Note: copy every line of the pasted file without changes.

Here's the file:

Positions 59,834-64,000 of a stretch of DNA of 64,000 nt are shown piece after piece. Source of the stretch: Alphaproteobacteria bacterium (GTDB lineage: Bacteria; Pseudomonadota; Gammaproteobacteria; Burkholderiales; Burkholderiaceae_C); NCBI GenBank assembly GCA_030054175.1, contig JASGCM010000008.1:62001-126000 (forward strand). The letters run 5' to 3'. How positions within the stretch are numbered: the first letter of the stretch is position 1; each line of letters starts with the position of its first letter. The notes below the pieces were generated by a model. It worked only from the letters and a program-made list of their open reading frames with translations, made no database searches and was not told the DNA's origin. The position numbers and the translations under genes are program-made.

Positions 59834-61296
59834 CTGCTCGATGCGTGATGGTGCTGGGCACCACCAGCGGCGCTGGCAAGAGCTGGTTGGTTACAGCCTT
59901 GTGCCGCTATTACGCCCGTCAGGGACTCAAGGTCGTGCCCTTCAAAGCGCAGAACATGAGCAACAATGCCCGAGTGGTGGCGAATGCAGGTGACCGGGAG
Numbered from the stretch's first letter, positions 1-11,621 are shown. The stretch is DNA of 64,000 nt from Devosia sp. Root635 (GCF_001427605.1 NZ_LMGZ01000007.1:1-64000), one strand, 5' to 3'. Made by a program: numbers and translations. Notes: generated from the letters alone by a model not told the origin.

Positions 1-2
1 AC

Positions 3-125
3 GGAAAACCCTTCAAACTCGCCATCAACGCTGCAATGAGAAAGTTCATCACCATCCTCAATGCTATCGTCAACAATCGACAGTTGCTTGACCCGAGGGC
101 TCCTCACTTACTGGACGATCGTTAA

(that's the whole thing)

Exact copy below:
Positions 59,834-64,000 of a stretch of DNA of 64,000 nt are shown piece after piece. Source of the stretch: Alphaproteobacteria bacterium (GTDB lineage: Bacteria; Pseudomonadota; Gammaproteobacteria; Burkholderiales; Burkholderiaceae_C); NCBI GenBank assembly GCA_030054175.1, contig JASGCM010000008.1:62001-126000 (forward strand). The letters run 5' to 3'. How positions within the stretch are numbered: the first letter of the stretch is position 1; each line of letters starts with the position of its first letter. The notes below the pieces were generated by a model. It worked only from the letters and a program-made list of their open reading frames with translations, made no database searches and was not told the DNA's origin. The position numbers and the translations under genes are program-made.

Positions 59834-61296
59834 CTGCTCGATGCGTGATGGTGCTGGGCACCACCAGCGGCGCTGGCAAGAGCTGGTTGGTTACAGCCTT
59901 GTGCCGCTATTACGCCCGTCAGGGACTCAAGGTCGTGCCCTTCAAAGCGCAGAACATGAGCAACAATGCCCGAGTGGTGGCGAATGCAGGTGACCGGGAG
Numbered from the stretch's first letter, positions 1-11,621 are shown. The stretch is DNA of 64,000 nt from Devosia sp. Root635 (GCF_001427605.1 NZ_LMGZ01000007.1:1-64000), one strand, 5' to 3'. Made by a program: numbers and translations. Notes: generated from the letters alone by a model not told the origin.

Positions 1-2
1 AC

Positions 3-125
3 GGAAAACCCTTCAAACTCGCCATCAACGCTGCAATGAGAAAGTTCATCACCATCCTCAATGCTATCGTCAACAATCGACAGTTGCTTGACCCGAGGGC
101 TCCTCACTTACTGGACGATCGTTAA